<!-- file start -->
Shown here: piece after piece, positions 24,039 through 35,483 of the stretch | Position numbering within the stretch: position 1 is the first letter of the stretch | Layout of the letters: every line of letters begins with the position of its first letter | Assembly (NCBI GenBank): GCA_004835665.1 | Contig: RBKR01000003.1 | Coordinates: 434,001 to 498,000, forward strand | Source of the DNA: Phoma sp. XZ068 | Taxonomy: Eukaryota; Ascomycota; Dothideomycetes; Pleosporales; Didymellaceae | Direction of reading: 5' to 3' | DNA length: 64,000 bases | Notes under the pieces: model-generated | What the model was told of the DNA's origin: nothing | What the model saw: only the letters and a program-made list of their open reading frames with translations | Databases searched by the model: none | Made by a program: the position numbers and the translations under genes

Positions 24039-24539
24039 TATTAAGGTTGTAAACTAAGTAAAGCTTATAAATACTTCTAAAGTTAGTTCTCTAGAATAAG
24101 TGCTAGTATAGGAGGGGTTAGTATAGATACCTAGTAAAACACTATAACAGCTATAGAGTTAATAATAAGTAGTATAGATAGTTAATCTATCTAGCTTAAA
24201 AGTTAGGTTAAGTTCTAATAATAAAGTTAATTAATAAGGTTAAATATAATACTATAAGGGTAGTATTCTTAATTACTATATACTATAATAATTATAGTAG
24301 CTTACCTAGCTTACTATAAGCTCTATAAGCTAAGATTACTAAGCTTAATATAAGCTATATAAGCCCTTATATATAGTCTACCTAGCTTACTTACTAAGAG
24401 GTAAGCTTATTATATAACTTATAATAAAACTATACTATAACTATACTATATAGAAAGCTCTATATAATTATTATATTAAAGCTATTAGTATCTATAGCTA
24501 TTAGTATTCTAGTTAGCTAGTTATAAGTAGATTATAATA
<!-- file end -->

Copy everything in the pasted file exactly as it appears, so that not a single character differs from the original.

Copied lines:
Shown here: piece after piece, positions 24,039 through 35,483 of the stretch | Position numbering within the stretch: position 1 is the first letter of the stretch | Layout of the letters: every line of letters begins with the position of its first letter | Assembly (NCBI GenBank): GCA_004835665.1 | Contig: RBKR01000003.1 | Coordinates: 434,001 to 498,000, forward strand | Source of the DNA: Phoma sp. XZ068 | Taxonomy: Eukaryota; Ascomycota; Dothideomycetes; Pleosporales; Didymellaceae | Direction of reading: 5' to 3' | DNA length: 64,000 bases | Notes under the pieces: model-generated | What the model was told of the DNA's origin: nothing | What the model saw: only the letters and a program-made list of their open reading frames with translations | Databases searched by the model: none | Made by a program: the position numbers and the translations under genes

Positions 24039-24539
24039 TATTAAGGTTGTAAACTAAGTAAAGCTTATAAATACTTCTAAAGTTAGTTCTCTAGAATAAG
24101 TGCTAGTATAGGAGGGGTTAGTATAGATACCTAGTAAAACACTATAACAGCTATAGAGTTAATAATAAGTAGTATAGATAGTTAATCTATCTAGCTTAAA
24201 AGTTAGGTTAAGTTCTAATAATAAAGTTAATTAATAAGGTTAAATATAATACTATAAGGGTAGTATTCTTAATTACTATATACTATAATAATTATAGTAG
24301 CTTACCTAGCTTACTATAAGCTCTATAAGCTAAGATTACTAAGCTTAATATAAGCTATATAAGCCCTTATATATAGTCTACCTAGCTTACTTACTAAGAG
24401 GTAAGCTTATTATATAACTTATAATAAAACTATACTATAACTATACTATATAGAAAGCTCTATATAATTATTATATTAAAGCTATTAGTATCTATAGCTA
24501 TTAGTATTCTAGTTAGCTAGTTATAAGTAGATTATAATA